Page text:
The first Armed Offenders Squad member to fire a shot in the line of duty has died. Graham Perry was awarded a bravery medal but his actions could as easily have got him sacked, writes Phil Taylor.
It was an era of crims who blew up safes and ran sly-grog shops and cops who took no nonsense.
Prominent among those cops was Graham Perry, an ex-navy light heavyweight boxing champion, who rose to the rank of deputy assistant commissioner.
As a young constable, Perry wasn't averse to a fist fight.
"One time in his early days on the beat, he was in Karangahape Rd and some chap gave him a bit of lip about thinking he was pretty good wearing the uniform," relates Nick Perry, the oldest of four sons.
Some toing and froing led to them "duking it out", behind the Newton police station, Perry with his jacket and helmet off and "the Irish senior sergeant hanging out the police station window saying, 'that's the way boyo, give it to him'."
It was a time when rules were regarded as malleable by those charged with upholding the law.
"I think he was respected by the criminal fraternity up in Auckland; he was probably firm but fair," says Perry junior, who rose to Assistant Police Commissioner and headed Operation Austin, the inquiry into allegations of sexual offending made by Louise Nicholas against a former Assistant Commissioner of Police and other officers.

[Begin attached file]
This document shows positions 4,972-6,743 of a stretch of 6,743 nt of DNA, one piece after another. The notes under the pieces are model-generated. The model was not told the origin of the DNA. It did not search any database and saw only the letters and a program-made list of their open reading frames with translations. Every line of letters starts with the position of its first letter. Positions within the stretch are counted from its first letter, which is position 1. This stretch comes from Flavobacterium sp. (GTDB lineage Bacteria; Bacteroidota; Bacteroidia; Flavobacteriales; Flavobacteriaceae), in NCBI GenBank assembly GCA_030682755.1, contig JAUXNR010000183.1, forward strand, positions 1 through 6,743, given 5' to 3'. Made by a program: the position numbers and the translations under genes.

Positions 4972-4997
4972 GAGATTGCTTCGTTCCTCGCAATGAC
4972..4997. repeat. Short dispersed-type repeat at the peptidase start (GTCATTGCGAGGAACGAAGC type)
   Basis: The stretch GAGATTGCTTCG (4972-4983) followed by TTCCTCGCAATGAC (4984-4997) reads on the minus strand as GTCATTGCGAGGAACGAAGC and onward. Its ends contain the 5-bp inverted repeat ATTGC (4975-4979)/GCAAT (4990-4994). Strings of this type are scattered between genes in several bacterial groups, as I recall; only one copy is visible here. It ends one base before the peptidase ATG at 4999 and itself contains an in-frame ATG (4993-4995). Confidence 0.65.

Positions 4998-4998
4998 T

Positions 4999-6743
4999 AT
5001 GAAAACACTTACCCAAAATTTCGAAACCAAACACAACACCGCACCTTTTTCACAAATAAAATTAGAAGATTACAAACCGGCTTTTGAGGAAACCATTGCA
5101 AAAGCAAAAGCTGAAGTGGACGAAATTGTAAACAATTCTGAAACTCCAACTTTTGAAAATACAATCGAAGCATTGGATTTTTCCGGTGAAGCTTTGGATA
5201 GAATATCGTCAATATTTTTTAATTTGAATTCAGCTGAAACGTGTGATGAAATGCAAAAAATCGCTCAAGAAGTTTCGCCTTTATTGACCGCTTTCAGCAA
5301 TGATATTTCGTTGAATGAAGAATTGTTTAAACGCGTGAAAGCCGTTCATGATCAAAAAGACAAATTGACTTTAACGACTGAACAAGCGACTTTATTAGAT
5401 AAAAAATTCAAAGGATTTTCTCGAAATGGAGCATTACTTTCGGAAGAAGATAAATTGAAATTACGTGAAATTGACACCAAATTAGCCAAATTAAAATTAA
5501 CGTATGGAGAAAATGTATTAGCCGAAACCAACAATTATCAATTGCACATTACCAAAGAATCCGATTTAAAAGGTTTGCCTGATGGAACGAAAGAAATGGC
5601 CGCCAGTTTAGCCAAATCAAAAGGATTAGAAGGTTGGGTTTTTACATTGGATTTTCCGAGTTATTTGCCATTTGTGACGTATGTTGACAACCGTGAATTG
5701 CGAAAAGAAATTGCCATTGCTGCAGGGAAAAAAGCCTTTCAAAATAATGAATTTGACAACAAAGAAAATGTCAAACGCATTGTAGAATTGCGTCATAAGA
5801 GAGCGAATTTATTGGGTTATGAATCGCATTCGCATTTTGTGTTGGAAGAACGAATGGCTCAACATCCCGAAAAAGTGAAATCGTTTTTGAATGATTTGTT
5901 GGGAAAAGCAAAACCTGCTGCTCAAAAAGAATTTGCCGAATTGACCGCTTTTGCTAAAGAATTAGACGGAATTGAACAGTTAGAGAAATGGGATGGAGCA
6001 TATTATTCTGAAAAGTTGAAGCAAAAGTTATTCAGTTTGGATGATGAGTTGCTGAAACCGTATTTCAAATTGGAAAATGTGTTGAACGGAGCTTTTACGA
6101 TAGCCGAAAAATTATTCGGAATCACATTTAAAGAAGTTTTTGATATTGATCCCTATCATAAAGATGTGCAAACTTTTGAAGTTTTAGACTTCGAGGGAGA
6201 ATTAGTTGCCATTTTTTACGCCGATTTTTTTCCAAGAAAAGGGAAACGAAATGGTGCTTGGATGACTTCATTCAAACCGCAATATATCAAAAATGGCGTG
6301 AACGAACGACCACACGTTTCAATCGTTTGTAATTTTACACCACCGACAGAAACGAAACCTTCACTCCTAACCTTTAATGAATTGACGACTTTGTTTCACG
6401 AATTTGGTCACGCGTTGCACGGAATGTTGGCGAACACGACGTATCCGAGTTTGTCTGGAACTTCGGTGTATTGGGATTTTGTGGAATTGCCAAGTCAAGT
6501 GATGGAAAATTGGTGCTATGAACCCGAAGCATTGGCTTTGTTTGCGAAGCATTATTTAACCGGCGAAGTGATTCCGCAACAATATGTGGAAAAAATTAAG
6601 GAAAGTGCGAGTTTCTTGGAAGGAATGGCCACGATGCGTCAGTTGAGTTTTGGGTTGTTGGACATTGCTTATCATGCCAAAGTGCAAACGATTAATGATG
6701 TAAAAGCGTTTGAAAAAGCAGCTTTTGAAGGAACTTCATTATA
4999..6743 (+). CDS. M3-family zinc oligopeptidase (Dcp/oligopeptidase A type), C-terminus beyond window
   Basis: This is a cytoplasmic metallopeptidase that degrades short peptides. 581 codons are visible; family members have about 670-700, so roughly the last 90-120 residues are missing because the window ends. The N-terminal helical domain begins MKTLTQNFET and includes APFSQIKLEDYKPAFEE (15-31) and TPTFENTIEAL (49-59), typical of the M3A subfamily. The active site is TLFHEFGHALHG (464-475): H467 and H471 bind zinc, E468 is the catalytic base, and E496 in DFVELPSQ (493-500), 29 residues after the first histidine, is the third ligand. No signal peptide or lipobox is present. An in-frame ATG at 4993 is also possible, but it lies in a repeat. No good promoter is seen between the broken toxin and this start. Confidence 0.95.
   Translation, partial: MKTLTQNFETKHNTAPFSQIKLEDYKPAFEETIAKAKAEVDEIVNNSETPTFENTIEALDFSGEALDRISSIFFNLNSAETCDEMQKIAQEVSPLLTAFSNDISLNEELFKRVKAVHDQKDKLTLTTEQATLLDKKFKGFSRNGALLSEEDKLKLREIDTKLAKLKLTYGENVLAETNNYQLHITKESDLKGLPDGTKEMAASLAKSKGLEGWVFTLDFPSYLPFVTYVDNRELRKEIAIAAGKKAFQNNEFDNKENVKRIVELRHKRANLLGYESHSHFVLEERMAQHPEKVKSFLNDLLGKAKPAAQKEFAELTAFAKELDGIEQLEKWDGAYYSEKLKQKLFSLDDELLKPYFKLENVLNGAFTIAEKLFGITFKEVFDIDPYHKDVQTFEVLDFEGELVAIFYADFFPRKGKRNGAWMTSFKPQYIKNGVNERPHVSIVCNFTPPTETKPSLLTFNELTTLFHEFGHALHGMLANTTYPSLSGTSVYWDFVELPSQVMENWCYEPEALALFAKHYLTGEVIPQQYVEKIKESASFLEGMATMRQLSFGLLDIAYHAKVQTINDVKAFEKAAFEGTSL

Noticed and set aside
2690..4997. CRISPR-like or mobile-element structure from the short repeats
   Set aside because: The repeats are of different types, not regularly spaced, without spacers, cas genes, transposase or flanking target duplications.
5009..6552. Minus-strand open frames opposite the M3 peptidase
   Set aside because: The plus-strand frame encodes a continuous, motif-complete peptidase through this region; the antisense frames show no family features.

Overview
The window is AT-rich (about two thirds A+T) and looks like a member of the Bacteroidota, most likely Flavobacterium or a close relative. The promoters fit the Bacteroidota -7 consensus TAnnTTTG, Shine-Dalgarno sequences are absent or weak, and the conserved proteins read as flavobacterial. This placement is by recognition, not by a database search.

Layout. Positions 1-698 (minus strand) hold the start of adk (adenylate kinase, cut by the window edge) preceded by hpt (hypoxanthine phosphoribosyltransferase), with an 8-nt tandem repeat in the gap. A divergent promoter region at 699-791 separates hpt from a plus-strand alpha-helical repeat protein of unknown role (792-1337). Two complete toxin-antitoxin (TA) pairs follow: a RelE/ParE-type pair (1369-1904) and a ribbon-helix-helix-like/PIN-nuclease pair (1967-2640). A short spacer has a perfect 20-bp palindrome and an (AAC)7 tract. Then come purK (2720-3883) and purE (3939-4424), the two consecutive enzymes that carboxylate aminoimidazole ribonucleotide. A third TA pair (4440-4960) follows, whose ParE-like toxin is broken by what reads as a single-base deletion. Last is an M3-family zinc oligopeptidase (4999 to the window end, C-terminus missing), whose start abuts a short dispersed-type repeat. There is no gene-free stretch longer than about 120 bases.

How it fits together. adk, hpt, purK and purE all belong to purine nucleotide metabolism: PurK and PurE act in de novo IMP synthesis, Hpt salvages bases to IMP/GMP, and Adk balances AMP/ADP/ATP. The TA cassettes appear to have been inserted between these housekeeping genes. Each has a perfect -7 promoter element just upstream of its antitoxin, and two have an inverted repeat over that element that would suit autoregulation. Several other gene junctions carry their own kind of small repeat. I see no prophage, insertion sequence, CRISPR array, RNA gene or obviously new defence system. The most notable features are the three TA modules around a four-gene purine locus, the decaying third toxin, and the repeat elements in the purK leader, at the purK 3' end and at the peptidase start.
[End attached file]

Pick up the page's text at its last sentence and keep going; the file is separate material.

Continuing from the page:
"It was a completely different era. There were some fairly enterprising criminals. It was the days of sly-grogging, safe-blowing, and infancy as far as drugs were concerned."
Although he was hard-nosed, Perry wasn't without compassion. He took a teenage John Banks under his wing after finding him sleeping rough in the Domain, central Auckland.
Perry knew Banks' father, through their respective occupations: Archie Banks was a crook.
"I was 18," recalls John Banks, a former Cabinet minister and mayor of Auckland. "Both of my parents were in Mt Eden jail. Out of home, out of school, out of luck and living in the depths of despair.
"Late one night while sleeping in the back of my Morris 8 car in the Domain, Graham visited and said, 'There is a bed at our home for you, come and stay with us'.
"It was a profound gesture of compassion from an extraordinary man. Little did he know that 25 years later I would become the Minister of Police."